In fact, in December the HDMI Consortium announced that it would ease some of its licensing restrictions to allow existing late-model set-tops to deliver 3D broadcasts to new 3D HDTV sets, without having to support the mandatory movie or gaming formats in HDMI version 1.4. Specifically, it decreed that set-tops with HDMI version 1.3 could receive a firmware upgrade that would enable them to connect to a new 3D set with HDMI version 1.4 to display a number of 3D HD broadcast formats. That is how satellite operators DirecTV and BSkyB plan to deliver 3D to their existing high-end set-tops. Venuti said that Sony PS3 game consoles can support 3D in the same way.

"That's going to enable the existing infrastructure of source devices to pump 3D content, and you're going to need a 3d-enabled TV to view it," says Venuti.

The HDMI movie format that will be used by new 3D Blu-ray players specifies the delivery of two full 1080-line-progressive/24 hertz (1080p/24) pictures, one for each eye, which requires a significantly higher bit rate than normal 1080p/24 video. But the "frame-compatible" broadcast formats that HDMI Licensing is currently addressing are designed to work within the existing bandwidth for HD transmission by using spatial compression to reduce the horizontal or vertical resolution of the picture. That is a compromise that networks and pay-TV operators can currently live with, as adopting "full 3D" would require doubling the bandwidth used to deliver HD to the home.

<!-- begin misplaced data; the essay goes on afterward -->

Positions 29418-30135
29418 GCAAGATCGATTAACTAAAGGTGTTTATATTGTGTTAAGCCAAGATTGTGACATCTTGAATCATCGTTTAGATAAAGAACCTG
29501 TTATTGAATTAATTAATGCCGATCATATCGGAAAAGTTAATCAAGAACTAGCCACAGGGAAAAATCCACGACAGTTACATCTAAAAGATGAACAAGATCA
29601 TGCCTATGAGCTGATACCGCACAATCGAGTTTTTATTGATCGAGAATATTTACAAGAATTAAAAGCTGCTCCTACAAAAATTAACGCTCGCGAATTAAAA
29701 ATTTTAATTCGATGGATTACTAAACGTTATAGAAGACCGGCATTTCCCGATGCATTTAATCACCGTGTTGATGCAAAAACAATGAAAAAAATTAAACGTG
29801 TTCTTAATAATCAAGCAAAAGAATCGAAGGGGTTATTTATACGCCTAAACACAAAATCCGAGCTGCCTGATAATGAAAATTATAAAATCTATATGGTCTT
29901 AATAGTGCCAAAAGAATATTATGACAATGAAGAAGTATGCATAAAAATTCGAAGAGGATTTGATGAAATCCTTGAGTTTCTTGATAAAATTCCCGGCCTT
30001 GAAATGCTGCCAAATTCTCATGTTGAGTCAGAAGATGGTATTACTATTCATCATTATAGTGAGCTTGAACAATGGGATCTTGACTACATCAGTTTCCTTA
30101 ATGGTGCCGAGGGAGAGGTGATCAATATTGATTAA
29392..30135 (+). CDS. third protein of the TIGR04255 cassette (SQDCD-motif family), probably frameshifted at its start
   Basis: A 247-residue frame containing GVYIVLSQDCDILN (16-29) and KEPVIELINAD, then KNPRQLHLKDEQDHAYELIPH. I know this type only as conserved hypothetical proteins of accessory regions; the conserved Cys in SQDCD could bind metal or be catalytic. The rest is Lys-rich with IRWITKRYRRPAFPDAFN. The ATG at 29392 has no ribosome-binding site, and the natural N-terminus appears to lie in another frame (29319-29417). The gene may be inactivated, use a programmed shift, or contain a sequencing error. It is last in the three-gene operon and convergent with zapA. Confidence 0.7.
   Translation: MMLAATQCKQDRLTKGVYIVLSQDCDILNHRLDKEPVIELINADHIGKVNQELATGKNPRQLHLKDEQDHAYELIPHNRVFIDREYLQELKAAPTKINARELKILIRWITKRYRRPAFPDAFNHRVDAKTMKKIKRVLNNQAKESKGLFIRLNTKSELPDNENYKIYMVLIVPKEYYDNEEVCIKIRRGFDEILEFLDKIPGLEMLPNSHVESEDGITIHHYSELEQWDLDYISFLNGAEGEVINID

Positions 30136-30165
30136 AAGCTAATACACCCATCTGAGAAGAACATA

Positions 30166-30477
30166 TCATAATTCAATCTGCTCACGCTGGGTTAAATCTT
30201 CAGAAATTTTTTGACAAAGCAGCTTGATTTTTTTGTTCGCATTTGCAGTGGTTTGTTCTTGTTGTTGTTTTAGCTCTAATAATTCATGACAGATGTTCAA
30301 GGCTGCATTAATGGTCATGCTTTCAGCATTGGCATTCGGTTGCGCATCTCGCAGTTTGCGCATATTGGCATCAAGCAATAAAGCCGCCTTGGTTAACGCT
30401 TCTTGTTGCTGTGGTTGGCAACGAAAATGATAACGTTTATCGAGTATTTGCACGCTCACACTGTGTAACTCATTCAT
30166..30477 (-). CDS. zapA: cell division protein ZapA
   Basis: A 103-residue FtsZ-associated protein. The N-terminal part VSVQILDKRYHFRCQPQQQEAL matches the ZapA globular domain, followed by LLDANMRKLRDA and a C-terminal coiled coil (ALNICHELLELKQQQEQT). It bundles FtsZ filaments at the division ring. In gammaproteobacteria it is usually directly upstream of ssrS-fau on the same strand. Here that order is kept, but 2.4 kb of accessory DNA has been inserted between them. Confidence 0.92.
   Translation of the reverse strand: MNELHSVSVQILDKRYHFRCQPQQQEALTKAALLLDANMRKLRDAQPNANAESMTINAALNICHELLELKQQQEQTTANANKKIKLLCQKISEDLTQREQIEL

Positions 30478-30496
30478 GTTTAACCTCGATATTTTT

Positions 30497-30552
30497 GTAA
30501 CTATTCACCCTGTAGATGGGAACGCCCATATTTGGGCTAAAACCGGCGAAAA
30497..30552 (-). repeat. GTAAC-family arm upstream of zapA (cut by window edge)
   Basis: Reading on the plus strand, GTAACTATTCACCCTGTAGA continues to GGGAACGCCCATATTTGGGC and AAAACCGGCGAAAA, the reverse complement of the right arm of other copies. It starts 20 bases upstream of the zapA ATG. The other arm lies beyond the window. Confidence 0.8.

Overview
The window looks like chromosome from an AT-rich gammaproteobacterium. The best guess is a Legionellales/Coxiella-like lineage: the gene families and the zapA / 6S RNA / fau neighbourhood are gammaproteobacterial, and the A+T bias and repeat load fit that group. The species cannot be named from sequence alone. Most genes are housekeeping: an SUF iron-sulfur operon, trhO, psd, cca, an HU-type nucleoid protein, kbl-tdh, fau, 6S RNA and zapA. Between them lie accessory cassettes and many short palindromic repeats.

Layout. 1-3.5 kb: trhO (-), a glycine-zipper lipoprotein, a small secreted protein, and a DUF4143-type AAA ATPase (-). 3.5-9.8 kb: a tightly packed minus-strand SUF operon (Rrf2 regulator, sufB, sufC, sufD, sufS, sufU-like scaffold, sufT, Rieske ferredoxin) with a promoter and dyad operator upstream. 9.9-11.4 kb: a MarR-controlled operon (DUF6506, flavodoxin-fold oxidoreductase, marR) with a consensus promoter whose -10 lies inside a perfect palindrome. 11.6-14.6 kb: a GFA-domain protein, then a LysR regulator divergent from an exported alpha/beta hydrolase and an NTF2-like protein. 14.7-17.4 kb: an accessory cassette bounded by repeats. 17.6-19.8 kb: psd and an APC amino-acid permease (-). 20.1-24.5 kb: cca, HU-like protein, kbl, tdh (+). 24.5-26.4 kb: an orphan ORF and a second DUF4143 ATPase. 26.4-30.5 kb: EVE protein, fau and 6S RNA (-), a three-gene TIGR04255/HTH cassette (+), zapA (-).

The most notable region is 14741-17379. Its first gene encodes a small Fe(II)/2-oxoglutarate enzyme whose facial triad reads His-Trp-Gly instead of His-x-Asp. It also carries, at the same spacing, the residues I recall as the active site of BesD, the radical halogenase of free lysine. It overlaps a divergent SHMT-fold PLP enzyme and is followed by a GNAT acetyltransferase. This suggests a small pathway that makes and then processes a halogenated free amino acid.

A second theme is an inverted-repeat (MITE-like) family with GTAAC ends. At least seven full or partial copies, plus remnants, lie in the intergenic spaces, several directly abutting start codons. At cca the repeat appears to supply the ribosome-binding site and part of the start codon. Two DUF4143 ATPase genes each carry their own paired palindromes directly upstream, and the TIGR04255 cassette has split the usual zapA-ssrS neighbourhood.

The 3D compression techniques described by HDMI Licensing as "informative formats" include Frame Packing; Field Alternative; Line Alternative; Side-by-Side (Half); Side-by-Side (Full); Left + Depth; and Left + Depth + Graphics + Graphics-depth. The organization also announced in December that it will add the "Top/Bottom" frame-compatible technique, which ESPN plans to use for its 720p 3D HD pictures, to the updated 1.4 specification.

Venuti says the HDMI version 1.4a specification, which will make the support of such broadcast formats mandatory in new 3D-enabled CE devices, should come out soon. He notes that a pay-TV operator's set-top could support as little as a single broadcast format, such as 720p top/bottom, but that 3D sets will have to support all broadcast formats to ensure interoperability.

Full article at:

post #381 of 838
Thread Starter 
DTAs Getting Smaller, Cheaper & 'Universal'
February 8, 2010 | Jeff Baumgartner

Broadcom Corp. (Nasdaq: BRCM) has taken the wraps off a Digital Terminal Adapter (DTA) chipset that promises to shrink the devices' cost and form factor and, perhaps more importantly, allow the boxes to run on Cisco Systems Inc. (Nasdaq: CSCO) and Motorola Inc. (NYSE: MOT)-based digital cable networks.

Broadcom says the BCM7002 chipset is based on the latest DTA 4.0 specifications from Comcast Corp. (Nasdaq: CMCSA, CMCSK). Comcast is buying and deploying millions of DTAs (also called Digital Transport Adapters) to help fuel a major analog reclamation effort it calls Project Cavalry.
Changes over the 3.0 specs include an integrated 1GHz tuner and switchable content protection, which means the devices can detect and support content protection for Moto and Cisco cable networks -- making them "universal" in the U.S. cable duopoly way of thinking. The earlier version of the chipset is fixed with Motorola "privacy mode" encryption.

Although Mediacom Communications Corp. (Nasdaq: MCCC) and other MSOs are using Broadcom-powered DTAs, Comcast is considered the frontrunner on early adoption, not just because it developed the 4.0 specs, but because it's eager to introduce DTAs to its Cisco-based digital video footprint.

Comcast has deployed more than 6.2 million DTAs of the 3.0 variety so far, and expects to have Cavalry mostly finished by the end of 2010. It ended 2009 with about 35 percent of the job complete, with deployments limited to its Motorola-based markets. (See Comcast to Wrap Wideband, All-Digital Rollout This Year.)